Endocrine therapy reduces recurrence risk and improves survival in women with hormone receptor-positive breast cancer; however, side effects can decrease quality of life, leading to reduced treatment adherence. Sarcopenia is the loss of skeletal muscle mass that happens with age; it is associated with reduced chemotherapy adherence in patients with breast cancer. The impact of sarcopenia on endocrine therapy tolerance has not been investigated. The current study evaluates the association of sarcopenia with endocrine therapy toxicity and treatment tolerance.
Skeletal muscle mass (SMM) was measured by bioelectrical impedance spectrometry. Skeletal Muscle Index (SMI) was calculated to assess for sarcopenia: SMI= (SMM kg)/ (patient height, m2). Patients with SMI < 6.75 kg/m2 were considered sarcopenic. A chart review was performed to obtain patient characteristics, endocrine therapy toxicity, and early treatment change or termination. Fisher's exact test was performed to associate patient characteristics and outcomes with sarcopenia status.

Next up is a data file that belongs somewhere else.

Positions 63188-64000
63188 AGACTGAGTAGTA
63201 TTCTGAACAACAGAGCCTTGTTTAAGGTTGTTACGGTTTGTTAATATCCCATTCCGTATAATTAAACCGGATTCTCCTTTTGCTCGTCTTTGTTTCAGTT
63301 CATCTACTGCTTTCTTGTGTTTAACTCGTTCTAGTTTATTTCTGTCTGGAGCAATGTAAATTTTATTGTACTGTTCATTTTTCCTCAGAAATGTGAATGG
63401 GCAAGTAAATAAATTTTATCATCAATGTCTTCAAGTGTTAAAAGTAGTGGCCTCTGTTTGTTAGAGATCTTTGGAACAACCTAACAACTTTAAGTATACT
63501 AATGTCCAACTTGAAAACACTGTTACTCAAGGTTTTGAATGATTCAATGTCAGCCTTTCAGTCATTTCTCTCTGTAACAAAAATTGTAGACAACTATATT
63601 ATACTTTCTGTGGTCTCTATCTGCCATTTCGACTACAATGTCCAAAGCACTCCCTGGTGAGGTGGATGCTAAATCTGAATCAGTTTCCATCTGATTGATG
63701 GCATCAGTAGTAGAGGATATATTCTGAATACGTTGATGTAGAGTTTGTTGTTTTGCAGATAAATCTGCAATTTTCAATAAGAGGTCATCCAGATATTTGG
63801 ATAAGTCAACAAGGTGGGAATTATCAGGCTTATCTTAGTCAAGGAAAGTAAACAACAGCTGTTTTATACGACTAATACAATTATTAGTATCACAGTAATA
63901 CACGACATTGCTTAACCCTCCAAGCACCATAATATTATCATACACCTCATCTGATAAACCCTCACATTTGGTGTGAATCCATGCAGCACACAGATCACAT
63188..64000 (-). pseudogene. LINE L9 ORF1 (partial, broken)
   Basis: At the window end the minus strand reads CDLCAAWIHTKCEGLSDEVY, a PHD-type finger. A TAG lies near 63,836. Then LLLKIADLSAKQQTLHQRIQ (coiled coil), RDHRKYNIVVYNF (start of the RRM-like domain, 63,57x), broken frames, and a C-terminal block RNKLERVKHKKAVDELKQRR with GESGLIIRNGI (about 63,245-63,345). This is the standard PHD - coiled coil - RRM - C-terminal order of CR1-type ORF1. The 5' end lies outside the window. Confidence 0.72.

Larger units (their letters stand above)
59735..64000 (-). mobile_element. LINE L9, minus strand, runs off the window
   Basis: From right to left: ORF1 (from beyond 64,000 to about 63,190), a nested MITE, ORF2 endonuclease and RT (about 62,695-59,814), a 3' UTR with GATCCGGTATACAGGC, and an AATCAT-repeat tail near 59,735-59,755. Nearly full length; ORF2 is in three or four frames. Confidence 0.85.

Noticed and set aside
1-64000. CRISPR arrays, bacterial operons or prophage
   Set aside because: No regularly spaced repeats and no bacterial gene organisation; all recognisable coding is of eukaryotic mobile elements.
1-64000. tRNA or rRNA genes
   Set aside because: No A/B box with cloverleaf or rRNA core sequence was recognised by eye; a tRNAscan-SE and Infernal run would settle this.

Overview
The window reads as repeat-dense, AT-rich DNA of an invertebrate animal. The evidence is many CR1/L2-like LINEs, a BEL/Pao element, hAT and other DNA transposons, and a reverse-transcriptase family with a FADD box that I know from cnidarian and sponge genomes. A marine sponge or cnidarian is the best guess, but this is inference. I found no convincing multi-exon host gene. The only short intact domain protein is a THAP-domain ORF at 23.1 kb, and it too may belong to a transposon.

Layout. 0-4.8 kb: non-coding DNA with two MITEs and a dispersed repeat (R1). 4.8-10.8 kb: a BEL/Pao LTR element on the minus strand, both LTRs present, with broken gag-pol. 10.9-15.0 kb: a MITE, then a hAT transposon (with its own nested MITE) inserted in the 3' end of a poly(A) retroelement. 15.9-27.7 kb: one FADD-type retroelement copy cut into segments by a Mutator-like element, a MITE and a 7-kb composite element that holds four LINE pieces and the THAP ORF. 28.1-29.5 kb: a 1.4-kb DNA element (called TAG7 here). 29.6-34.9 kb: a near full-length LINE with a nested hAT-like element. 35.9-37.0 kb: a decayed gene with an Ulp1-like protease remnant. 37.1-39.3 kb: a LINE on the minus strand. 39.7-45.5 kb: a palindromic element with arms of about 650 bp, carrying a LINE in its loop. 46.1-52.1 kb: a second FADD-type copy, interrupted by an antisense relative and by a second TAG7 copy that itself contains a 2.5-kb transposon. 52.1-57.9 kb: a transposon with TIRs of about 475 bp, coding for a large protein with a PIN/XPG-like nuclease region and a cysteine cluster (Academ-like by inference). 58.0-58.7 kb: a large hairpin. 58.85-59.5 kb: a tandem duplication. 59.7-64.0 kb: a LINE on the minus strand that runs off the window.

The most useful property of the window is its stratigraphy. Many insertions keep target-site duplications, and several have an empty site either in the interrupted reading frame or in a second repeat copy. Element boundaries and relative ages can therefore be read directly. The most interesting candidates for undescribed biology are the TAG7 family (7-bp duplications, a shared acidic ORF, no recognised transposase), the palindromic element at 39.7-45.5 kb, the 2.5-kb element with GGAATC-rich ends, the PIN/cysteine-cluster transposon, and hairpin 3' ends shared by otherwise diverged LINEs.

Four hundred eighty-two patients with stage I-III breast cancer were prescribed endocrine therapy and had undergone sarcopenia evaluation. The median age was 61 years (29 to 88 years). Sarcopenia was identified in 35% of patients. On multivariable logistic analysis, sarcopenia was independently associated with increased odds of experiencing endocrine-related side effects (p=0.01). In addition, patients with sarcopenia stopped or changed their medication due to side effects more often than those without sarcopenia (p=0.05).
The presence of sarcopenia in patients with EBC represents a potentially modifiable risk factor for more significant endocrine therapy side effects and reduced treatment tolerance.